A rare plant used by tribesmen in the Kalahari Desert as an appetite suppressant has blossomed for possibly the first time in Britain - at the Eden Project.
Hoodia Gordonii is a spiky, succulent plant which has been attracting interest from scientists as a possible secret weapon in the fight against obesity.
Now it has burst into flower at Cornwall's Eden Project, where it has been grown from plants sourced from South Africa. Although national research is being undertaken into the possibility of the plant being used in the production of anti-obesity drugs, Eden staff are more interested in the plant as another educational tool in informing the public about the diversity of plant life.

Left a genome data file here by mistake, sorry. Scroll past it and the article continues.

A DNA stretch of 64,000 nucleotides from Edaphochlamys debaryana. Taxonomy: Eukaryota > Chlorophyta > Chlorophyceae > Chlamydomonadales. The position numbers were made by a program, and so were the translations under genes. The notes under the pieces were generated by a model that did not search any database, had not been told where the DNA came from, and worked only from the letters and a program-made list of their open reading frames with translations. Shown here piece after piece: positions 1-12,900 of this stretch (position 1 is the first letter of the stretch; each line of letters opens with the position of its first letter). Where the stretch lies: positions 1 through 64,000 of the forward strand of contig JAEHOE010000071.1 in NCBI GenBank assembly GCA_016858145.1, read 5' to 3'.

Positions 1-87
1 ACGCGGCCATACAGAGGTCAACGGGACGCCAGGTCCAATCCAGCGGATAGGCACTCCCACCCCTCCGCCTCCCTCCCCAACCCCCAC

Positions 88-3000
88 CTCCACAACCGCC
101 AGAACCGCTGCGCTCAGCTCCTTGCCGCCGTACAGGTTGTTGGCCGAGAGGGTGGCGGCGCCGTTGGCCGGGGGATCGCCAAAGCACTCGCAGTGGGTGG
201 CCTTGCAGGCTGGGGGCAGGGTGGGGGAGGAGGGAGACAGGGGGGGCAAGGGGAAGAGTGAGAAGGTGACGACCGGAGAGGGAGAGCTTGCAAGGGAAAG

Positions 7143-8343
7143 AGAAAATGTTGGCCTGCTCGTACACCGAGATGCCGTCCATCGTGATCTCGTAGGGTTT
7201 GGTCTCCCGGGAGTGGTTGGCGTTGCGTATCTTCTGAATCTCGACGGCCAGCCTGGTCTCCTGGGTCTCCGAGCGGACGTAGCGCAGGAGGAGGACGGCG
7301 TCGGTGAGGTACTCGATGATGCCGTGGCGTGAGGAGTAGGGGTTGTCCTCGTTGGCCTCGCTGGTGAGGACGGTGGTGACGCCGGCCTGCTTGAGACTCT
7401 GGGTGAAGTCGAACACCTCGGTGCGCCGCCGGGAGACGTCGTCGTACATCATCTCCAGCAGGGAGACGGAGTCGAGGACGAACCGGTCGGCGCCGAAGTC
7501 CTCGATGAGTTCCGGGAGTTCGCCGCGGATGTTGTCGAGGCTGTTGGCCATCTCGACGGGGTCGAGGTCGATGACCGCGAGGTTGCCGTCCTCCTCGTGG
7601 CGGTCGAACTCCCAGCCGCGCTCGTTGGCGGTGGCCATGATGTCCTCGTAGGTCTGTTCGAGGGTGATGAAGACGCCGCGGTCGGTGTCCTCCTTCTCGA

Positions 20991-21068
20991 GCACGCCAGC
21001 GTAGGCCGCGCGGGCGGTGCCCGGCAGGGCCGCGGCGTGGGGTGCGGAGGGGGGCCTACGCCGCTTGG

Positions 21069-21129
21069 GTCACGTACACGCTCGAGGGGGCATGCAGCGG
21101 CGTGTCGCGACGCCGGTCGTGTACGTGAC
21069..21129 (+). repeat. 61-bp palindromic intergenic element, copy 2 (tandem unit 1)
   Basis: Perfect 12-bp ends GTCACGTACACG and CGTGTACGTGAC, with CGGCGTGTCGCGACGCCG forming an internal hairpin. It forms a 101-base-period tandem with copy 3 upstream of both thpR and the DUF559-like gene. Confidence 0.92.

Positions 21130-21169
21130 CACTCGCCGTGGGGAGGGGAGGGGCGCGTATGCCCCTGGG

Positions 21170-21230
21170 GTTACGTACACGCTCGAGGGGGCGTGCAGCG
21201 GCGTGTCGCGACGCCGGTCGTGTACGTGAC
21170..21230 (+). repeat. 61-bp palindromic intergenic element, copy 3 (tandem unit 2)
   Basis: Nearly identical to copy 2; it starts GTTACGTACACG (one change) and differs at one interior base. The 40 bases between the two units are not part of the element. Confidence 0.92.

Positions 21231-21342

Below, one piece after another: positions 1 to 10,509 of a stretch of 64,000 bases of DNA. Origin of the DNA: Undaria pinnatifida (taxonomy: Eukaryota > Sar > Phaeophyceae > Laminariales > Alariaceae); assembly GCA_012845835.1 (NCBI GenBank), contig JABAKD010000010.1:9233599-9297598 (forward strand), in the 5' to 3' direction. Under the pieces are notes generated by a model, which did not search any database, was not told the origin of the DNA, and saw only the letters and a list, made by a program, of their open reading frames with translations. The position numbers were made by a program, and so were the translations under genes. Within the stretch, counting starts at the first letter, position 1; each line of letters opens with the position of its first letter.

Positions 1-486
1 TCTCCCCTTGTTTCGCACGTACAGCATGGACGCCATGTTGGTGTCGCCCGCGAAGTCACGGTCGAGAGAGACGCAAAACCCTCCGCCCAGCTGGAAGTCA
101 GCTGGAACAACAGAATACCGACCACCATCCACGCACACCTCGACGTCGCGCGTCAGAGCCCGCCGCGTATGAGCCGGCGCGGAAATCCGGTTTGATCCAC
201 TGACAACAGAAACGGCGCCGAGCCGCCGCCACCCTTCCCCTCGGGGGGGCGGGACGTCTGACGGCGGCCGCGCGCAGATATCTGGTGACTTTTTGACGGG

Horticulturist Jann Coles said: "We are delighted that it has flowered for what may be the first time in the UK, here at Eden. It's a privilege to be looking after such a rare and beautiful plant, especially one with such interesting scientific potential."
While the plant's beneficial effects might be relatively recent news for researchers in the West, it has long been a favourite with the San bushmen of the Kalahari who eat it to suppress their appetites on hunting trips.
It contains a previously unknown molecule about 10,000 times as active as glucose. Glucose fires the nerve cells in the brain to tell people when they are full and it seems that Hoodia has the same effect.
Being from an arid region, Hoodia does not feature in Eden's rainforest or Mediterranean biomes but will be used in Eden's next phase, The Edge.